Admire the woolly hat, the sharp suit and the shuffle-dancing. Two cameras on the Brussels stage capture the flowering of a wayward talent as the world catches on to Thelonious Monk. The material is Monk’s Dream and Criss Cross era – so Bye Ya, Epistrophy and Nutty played by a crack bop quartet for a demure but enthusiastic Belgian audience. With one camera right by Frankie Dunlop’s drum set you get a close-up view of the motor propelling Monk’s dissonant magic.
Ibrahim Maalouf at the Arènes de Nîmes
ADAM SIEFF’S SELECTIONSIbrahim Maalouf – A few melodies… Live at Arènes de Nîmes (Picture above)
This is a wonderful 35 minute ‘Qwest Original’ live performance film of the trumpeter and composer Ibrahim Maalouf that was made earlier this year. If this is the standard Qwest are aiming for with their own content I’d sign up to this service for that reason alone.
The Sound of New York
The director Gloria Rebecchi’s documentary series featuring 30 minute episodes on Mark Turner, Gerald Clayton, Stefan Harris, Greg Osby, Bilal, Damon Reid, Matthew Stevens and Theo Croker. With contributions from Ashley Kahn, plenty of artist introspection and evocative New York camerawork, this is well worth seeking out.
Binker Golding’s Band – Live at Moods
One of a number of shows filmed at Moods club in Zurich of the new British scene, (there’s also Daniel Casimir and Tess Hurst, Richard Spaven and Shabaka and the Ancestors), this is tenor behemoth Binker Golding on fire with the wonderful Sarah Tandy, Daniel Casimir and Sam Jones. Great repertoire from the ‘Abstractions of Reality Past and Incredible Feathers’ album and playing to match.
Amos Garrett – Live at the New Morning
One of my guitar heroes, if you don’t know the name you’ll probably remember his marvellous guitar solo on Maria Muldaur’s ‘Midnight at the Oasis’. It’s a fine quartet gig from 1997 that’s full of blues, classic soul and R&B with plenty of effortless guitar licks and impossible double stops to savour. This is one of many rootsier shows available from the extensive New Morning archive.
Down The Rhodes – The Fender Rhodes StoryRhodes Travels
Not one, but two documentaries on the Fender Rhodes electric piano. They both cover similar territory, but between them feature a stellar lineup including Herbie Hancock, Chick Corea, Donald Fagen, Al Jarreau, Robert Glasper, George Benson and Marcus Miller.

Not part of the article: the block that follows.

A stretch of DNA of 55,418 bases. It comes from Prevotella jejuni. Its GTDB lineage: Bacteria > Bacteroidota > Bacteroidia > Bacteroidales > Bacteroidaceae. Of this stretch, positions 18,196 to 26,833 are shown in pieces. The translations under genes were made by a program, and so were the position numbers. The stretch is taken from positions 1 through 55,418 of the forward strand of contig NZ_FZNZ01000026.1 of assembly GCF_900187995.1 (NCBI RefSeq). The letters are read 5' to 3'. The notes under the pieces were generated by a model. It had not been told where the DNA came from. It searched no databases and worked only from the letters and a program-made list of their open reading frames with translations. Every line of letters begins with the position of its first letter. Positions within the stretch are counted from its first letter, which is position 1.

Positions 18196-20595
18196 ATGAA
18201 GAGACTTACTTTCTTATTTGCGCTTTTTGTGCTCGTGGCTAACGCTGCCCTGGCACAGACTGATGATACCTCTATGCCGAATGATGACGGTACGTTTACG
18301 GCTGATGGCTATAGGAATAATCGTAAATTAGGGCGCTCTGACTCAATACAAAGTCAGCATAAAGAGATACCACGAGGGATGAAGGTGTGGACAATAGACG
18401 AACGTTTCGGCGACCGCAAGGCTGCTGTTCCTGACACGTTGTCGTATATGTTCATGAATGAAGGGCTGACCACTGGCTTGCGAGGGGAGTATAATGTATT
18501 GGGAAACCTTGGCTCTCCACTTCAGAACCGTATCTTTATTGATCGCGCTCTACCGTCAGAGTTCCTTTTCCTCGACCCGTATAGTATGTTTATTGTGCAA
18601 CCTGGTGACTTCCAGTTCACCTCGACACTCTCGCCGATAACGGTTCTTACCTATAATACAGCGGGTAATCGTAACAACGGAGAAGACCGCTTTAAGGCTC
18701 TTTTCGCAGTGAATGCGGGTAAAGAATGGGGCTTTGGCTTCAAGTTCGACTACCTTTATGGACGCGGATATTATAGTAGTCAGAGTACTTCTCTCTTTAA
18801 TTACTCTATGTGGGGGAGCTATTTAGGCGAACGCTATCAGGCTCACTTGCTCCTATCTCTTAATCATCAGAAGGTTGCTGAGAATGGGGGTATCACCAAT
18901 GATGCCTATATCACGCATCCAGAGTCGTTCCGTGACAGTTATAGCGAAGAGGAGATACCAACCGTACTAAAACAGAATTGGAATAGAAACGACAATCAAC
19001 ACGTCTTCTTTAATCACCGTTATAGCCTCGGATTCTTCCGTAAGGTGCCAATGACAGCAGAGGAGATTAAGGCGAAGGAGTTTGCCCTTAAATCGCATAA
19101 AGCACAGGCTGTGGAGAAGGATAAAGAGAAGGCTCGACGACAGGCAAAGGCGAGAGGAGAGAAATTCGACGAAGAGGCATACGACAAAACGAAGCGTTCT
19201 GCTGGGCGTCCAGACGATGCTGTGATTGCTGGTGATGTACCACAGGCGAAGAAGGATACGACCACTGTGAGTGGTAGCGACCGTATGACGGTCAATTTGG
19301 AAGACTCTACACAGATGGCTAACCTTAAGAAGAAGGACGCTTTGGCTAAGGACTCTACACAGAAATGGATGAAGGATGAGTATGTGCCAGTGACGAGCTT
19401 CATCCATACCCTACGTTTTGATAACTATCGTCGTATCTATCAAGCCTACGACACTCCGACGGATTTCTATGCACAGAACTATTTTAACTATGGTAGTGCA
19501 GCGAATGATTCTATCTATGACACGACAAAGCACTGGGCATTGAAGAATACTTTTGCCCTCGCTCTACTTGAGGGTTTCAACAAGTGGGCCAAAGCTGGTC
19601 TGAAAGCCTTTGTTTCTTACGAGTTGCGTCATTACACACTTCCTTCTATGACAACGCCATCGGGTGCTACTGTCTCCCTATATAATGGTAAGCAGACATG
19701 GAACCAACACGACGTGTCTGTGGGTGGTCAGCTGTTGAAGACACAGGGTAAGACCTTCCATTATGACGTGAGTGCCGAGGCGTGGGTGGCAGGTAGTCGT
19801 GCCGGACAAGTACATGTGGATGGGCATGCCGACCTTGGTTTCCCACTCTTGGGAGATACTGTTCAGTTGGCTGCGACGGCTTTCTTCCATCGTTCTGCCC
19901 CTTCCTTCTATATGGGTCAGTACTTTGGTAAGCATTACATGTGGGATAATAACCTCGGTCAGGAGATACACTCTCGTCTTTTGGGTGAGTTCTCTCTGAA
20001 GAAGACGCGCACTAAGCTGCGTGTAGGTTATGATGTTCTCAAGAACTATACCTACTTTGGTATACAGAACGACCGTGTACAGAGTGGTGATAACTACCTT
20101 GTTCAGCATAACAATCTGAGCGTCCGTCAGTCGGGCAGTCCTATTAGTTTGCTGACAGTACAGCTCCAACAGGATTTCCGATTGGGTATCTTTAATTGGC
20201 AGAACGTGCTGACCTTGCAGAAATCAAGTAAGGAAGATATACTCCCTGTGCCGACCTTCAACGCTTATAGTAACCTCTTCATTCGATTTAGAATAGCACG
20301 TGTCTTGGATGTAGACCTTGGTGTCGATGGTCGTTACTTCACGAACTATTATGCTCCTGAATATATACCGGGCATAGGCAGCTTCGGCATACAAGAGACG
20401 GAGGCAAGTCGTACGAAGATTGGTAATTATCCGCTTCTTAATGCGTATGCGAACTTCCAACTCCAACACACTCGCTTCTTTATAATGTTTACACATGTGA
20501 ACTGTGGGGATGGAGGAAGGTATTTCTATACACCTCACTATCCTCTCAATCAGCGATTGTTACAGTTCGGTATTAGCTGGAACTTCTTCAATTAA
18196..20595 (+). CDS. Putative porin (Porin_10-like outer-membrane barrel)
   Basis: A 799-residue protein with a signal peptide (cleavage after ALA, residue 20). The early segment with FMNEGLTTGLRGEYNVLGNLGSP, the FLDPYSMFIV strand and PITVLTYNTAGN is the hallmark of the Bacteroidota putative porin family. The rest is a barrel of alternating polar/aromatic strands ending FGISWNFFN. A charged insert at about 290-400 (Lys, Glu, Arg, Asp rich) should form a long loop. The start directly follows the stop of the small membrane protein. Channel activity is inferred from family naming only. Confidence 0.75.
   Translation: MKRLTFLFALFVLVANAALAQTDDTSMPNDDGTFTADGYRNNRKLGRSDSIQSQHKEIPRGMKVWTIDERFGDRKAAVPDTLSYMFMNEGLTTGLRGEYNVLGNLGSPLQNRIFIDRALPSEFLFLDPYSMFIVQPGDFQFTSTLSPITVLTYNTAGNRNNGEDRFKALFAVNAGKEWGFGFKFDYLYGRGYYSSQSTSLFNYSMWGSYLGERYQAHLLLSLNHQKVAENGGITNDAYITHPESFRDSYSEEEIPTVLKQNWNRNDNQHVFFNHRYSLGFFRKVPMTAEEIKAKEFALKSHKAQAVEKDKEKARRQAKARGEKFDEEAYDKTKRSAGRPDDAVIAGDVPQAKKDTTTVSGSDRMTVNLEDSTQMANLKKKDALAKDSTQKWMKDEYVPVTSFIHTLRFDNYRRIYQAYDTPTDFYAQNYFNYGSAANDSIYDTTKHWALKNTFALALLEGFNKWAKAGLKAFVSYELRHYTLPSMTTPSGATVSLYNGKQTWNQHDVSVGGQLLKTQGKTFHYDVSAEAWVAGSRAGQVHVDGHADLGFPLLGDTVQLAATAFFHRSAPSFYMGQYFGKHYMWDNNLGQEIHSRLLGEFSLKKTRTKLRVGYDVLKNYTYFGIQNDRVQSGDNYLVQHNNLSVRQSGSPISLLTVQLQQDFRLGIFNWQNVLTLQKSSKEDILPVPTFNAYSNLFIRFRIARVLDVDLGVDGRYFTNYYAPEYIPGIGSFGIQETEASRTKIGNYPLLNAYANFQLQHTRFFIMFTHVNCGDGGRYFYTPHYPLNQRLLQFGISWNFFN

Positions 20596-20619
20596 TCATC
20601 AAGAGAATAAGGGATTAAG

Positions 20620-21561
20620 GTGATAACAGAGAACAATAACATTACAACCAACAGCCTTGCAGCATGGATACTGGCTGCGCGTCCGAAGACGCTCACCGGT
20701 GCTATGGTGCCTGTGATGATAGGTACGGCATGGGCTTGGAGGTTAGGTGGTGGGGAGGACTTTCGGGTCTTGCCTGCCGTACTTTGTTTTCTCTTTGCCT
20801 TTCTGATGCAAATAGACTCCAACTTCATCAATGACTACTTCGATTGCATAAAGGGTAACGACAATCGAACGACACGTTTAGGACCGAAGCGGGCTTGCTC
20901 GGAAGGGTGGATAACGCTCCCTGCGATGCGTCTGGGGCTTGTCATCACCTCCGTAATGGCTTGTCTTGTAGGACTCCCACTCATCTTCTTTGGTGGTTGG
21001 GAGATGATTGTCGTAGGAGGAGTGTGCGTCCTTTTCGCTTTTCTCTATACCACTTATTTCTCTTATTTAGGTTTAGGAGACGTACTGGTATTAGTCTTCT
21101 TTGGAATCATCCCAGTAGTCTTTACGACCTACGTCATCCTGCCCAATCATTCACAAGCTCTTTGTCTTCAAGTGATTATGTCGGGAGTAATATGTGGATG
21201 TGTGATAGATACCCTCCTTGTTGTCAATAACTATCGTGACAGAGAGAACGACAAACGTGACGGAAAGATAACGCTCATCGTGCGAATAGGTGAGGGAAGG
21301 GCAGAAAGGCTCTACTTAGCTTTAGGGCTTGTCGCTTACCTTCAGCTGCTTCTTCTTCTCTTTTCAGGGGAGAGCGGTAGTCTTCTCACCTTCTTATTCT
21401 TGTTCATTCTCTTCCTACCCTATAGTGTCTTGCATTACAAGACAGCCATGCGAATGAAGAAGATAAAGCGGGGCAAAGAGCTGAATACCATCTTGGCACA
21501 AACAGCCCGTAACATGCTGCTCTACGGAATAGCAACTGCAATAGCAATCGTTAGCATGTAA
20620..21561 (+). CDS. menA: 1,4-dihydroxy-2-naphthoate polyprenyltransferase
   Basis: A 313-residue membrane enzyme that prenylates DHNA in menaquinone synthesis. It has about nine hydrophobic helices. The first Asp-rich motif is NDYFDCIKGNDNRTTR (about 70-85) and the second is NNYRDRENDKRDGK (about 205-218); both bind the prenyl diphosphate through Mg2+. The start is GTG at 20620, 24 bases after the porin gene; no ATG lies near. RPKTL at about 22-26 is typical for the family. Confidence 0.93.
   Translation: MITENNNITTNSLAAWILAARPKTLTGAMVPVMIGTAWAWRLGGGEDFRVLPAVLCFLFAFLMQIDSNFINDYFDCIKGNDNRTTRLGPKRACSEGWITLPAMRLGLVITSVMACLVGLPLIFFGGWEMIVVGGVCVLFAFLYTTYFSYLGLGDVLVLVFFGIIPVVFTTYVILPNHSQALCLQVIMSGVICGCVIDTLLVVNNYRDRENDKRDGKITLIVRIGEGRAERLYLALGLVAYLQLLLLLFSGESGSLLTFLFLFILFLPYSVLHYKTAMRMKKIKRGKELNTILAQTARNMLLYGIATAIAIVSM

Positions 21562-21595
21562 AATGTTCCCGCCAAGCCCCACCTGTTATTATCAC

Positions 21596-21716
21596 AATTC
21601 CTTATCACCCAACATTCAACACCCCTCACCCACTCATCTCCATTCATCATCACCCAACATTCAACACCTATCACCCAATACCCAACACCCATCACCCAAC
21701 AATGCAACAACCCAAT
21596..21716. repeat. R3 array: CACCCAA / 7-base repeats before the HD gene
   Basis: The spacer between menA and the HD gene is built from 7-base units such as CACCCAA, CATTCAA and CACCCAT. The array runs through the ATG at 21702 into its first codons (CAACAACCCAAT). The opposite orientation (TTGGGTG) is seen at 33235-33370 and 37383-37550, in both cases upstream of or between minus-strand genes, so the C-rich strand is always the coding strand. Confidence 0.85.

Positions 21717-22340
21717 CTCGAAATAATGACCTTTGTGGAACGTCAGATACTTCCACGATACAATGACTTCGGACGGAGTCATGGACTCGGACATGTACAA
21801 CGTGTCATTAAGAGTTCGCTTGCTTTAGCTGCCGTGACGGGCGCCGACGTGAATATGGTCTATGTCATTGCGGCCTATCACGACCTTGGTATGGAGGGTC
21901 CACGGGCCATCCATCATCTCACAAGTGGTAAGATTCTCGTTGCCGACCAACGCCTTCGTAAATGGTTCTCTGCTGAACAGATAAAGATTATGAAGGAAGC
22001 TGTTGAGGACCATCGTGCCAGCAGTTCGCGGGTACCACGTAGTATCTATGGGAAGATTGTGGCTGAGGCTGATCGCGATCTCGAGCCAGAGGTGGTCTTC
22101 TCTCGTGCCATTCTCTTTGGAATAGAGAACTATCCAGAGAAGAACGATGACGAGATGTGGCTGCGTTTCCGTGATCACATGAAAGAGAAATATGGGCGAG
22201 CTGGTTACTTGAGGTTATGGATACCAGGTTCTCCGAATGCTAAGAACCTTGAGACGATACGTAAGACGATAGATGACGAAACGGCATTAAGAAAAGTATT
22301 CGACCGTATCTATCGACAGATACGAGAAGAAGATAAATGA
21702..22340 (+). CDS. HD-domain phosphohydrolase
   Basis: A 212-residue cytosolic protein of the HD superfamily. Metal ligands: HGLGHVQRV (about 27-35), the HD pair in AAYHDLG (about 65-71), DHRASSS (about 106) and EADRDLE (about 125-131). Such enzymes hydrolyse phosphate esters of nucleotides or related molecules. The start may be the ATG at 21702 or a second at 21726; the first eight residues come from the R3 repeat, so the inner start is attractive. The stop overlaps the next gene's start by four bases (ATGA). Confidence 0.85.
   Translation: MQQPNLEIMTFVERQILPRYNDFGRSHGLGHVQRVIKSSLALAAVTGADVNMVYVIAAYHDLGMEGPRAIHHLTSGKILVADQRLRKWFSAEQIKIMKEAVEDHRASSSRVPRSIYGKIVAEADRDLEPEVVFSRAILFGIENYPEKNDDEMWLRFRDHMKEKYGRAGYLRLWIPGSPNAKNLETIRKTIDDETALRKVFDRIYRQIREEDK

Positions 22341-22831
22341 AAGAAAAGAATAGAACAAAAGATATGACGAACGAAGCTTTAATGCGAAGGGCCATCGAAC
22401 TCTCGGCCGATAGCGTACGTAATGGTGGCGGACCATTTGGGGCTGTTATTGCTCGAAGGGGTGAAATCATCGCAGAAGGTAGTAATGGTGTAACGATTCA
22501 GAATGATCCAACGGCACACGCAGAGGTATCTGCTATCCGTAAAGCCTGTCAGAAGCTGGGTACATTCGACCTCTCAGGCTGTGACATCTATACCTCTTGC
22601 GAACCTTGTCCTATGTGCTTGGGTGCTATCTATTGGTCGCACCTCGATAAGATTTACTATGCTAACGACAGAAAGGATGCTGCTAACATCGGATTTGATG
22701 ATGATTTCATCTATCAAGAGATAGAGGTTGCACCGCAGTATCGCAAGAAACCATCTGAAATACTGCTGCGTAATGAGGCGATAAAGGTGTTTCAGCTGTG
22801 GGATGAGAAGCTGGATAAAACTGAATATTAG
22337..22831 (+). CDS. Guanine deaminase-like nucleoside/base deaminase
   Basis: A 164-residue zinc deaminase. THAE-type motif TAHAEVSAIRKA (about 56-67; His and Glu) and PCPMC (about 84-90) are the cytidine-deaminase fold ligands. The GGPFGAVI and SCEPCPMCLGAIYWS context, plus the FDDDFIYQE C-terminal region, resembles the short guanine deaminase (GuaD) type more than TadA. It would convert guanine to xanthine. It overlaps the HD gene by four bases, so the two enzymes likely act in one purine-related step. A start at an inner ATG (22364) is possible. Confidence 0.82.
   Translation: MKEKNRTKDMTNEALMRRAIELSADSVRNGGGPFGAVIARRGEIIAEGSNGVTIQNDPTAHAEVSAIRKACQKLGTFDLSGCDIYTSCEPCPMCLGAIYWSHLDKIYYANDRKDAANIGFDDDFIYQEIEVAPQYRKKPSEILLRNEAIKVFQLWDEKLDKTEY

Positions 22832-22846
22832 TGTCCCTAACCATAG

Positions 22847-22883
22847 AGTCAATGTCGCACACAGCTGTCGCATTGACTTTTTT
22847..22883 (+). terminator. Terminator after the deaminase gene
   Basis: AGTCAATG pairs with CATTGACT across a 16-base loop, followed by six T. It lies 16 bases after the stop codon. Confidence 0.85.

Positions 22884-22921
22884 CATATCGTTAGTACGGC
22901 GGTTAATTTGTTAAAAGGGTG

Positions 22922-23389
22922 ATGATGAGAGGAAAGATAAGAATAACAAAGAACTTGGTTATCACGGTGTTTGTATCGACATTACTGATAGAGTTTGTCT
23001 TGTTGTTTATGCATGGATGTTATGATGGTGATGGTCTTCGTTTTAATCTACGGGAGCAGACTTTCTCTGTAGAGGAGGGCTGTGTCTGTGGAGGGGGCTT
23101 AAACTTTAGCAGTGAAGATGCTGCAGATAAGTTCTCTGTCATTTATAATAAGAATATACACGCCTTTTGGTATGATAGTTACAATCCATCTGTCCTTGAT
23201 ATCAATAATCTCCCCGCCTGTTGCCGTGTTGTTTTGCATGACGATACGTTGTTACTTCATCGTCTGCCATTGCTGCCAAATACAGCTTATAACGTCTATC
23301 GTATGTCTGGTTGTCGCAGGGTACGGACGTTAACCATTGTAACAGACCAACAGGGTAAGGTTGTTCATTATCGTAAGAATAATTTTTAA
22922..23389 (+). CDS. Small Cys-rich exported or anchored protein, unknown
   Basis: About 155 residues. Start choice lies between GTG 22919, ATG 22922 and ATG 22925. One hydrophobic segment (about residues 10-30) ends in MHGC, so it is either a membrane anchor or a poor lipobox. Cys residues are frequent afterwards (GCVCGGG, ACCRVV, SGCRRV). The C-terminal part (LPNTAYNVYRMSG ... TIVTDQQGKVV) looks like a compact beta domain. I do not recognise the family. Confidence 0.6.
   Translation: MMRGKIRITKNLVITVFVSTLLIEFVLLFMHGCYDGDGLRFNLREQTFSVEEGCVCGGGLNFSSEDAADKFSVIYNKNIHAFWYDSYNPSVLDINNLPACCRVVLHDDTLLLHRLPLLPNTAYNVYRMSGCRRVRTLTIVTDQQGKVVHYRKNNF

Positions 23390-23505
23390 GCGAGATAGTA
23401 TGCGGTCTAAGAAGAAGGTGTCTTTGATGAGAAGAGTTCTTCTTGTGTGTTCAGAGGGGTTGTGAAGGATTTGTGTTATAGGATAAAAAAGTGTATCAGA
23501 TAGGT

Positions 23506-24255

Makaya McCraven – Live at Jazz à Sète Festival
A 2019 performance of the drummer/producer filmed at the port city of Sète with a great band – Greg Spero on keyboards, saxophonist Irvin Pierce, guitarist Matt Gold and bassist Junius Paul. Beautifully filmed and recorded, the setting by the sea is gorgeous and the playing is fantastic.
Gypsy Musicians from Romania
A 1992 documentary focusing on the gypsy musicians of the Transylvanian plains. Although the poverty and lack of amenities is chastening, there are some marvellous characters, family gatherings and raucous wedding parties with plenty of music and wild dancing. The Taraf virtuoso violinists are quite something.
Roland Kirk Quartet – RTBF Archives 1964
Roland Kirk (picture above) armed with instruments performing with an excellent local lineup of pianist George Gruntz, bassist Guy Pedersen and drummer Daniel Humair They play a half hour set that includes a fine version of ‘Milestones’. The RBTF Archives reveals plenty of gems, as well as Brubeck, M.J.Q., Monk and many more there’s a great Bobby Jaspar and René Thomas Quintet to be found.
IF – Live in 1972
Also from the RBTF Archive comes a very pleasant surprise – Terry Smith, Dave Quincy, Dick Morrisey et al in full jazz rock mode. Although the quality of the colour presentation and graphics show their age in a way black and white doesn’t seem to do somehow, the music still stands up well and, as you would expect with such a lineup, the playing is excellent.
LINKS/ INFORMATON: Qwest TV is free to subscribers of Samsung TV Plus and Huawei Mobile. Outside of these subscription services the terms are:
– a free seven-day trial then £4.99 a month or £49.99 a year – LINK HERENews piece on recent press conference